Additives and the Farce of Bio-Degradability


I have argued over and over again that recycling is money. Furthermore it is well-known that I strongly object to any microbial additives used in plastic packaging to claim bio-degradability. Additives used in PET, which has a working and profitable recycling business, would ruin the sector. Or as one PET recycler stated: “Even in small percentages, like one-tenth of one per cent, these are just catastrophic for us. They melt at different temperatures. They ruin our product”.

Don’t forget, recycling as an end-of-life option fares much better in the U.S. than bio-degradation. As long as there is a viable market for recycled material, it should be recycled and re-used, not wasted away. Additives claim to make a plastic bio-degradable or compostable, but that’s not true. Additives are simply breaking the plastic into smaller and smaller pieces so it can’t be seen. The plastic is still there. And by the way they are not adding nutrients to the soil, the way natural materials do. It only breaks down without any profitable goal, except that companies can use the ‘green-washing’ label.

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And as usual the green-washing is confusing the consumer. The consumer, full of good intentions, isn’t aware that the claim “bio-degradable” means, that the bottle shouldn’t be deposited into the recycling stream for PET or plastic in general, as it shouldn’t be in the recycling stream at all.
But how can the consumer know? It’s therefore that with pleasure I read an article in Plastic News (which I partially will quote here) relating about the (in North Carolina and Alabama) proposed laws that would require containers made from bio-degradable or compostable plastic to be labelled “non-recyclable”.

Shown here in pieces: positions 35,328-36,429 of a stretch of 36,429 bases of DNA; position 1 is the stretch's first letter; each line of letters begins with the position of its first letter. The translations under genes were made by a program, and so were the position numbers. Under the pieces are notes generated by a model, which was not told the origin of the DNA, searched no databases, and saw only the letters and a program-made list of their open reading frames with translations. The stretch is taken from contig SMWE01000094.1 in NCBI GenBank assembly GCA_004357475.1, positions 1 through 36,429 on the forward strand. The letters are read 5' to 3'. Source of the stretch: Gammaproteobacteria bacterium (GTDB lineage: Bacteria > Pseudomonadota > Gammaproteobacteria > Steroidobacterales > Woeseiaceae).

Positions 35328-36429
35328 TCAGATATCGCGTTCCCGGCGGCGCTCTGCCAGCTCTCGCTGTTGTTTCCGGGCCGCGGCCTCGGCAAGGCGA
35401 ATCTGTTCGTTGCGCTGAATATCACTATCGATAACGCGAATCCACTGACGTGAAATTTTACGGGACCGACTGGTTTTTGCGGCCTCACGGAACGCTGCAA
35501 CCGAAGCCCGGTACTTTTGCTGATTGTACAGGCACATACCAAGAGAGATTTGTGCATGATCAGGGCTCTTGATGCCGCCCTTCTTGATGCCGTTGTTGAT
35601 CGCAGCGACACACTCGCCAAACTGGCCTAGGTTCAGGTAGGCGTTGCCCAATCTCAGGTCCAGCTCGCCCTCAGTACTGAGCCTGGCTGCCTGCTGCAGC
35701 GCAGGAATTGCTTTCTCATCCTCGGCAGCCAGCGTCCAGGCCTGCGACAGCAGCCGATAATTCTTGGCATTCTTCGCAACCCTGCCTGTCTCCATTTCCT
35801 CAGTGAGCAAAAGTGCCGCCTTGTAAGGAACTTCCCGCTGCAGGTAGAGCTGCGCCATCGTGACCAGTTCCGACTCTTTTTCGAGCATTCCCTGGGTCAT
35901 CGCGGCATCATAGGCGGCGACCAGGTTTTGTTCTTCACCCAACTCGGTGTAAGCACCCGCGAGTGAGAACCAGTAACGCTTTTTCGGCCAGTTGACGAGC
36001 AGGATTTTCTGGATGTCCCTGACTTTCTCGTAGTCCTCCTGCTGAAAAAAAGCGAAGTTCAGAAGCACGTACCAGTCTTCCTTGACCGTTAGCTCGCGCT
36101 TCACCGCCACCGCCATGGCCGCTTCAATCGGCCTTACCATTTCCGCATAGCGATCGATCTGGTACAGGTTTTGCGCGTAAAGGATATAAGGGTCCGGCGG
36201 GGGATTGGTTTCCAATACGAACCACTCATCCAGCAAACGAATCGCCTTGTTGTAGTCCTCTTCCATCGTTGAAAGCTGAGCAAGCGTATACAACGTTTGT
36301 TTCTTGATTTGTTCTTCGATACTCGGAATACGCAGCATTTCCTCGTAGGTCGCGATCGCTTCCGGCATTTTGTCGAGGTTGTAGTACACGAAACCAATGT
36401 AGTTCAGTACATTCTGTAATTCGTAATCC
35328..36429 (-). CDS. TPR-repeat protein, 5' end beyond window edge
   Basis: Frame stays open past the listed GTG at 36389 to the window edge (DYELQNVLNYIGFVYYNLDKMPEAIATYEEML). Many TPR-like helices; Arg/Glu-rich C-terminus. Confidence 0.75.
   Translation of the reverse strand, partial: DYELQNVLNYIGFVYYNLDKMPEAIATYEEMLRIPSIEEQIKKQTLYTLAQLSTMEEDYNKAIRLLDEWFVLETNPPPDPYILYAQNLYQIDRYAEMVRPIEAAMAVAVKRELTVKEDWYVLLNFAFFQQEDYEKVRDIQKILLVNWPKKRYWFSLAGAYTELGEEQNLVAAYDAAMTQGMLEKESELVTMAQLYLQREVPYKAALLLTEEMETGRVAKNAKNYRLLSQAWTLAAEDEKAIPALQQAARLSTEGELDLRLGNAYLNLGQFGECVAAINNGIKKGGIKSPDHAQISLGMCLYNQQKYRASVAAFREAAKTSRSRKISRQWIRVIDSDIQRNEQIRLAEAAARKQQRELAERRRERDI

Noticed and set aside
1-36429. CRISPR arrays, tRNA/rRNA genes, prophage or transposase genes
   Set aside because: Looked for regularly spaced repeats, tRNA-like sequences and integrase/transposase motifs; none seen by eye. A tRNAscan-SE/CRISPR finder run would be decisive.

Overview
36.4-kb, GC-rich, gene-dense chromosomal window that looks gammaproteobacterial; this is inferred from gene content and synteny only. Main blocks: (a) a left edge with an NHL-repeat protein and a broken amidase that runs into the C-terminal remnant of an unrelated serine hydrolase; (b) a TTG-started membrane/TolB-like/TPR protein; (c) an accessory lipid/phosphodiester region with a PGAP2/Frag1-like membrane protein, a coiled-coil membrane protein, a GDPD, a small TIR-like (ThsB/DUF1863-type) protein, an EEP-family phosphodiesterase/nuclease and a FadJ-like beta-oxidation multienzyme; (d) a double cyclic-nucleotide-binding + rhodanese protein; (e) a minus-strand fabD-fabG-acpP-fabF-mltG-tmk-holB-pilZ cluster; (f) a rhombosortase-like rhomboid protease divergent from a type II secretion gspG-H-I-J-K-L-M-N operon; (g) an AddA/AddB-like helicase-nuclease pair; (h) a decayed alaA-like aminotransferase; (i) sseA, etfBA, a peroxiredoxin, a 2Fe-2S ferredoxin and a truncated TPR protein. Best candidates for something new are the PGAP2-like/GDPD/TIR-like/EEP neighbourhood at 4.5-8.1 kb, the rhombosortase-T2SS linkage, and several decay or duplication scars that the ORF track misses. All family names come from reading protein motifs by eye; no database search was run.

Introduced, last month in North Carolina and Alabama the bills would prevent any plastic containers, including beverage bottles, sold or distributed in those states from being labelled compostable, bio-degradable or degradable unless the container is also clearly marked “not recyclable, do not recycle”.

According to regional recycling experts, the proposed laws aim to prevent contamination of the plastics recycling stream and protect what has become a robust and growing industry in the Southeast. The laws would cover resins containing degradable additives, as well as compostable bio-resins like polylactic acid.
“We came to the conclusion that we had this very important part of our economy that we needed to protect, that we needed to grow, and we didn’t want anything to slow that growth down”, said Scott Mouw, state recycling program director in North Carolina.


More than 6,000 people in the Southeast work in manufacturing businesses that depend on using recycled plastic feedstock to make consumer-ready goods. About 60 facilities in the region contribute USD 3 billion in value to the domestic economy, according to the Southeast Recycling Development Council Inc., a non-profit coalition of 11 states including North Carolina and Alabama.

The North Carolina Department of Environment and Natural Resources took an in-depth look at degradable plastics. The staff researched degradability claims made by manufacturers and the potential advantages of the material, and gathered the opinions of trade organizations and other industry players. The department also talked with reclaimers and recyclers in the region, many of which had serious concerns about degradable plastics, including their ability to detect it in the recycling stream and the costs of accommodating degradable material.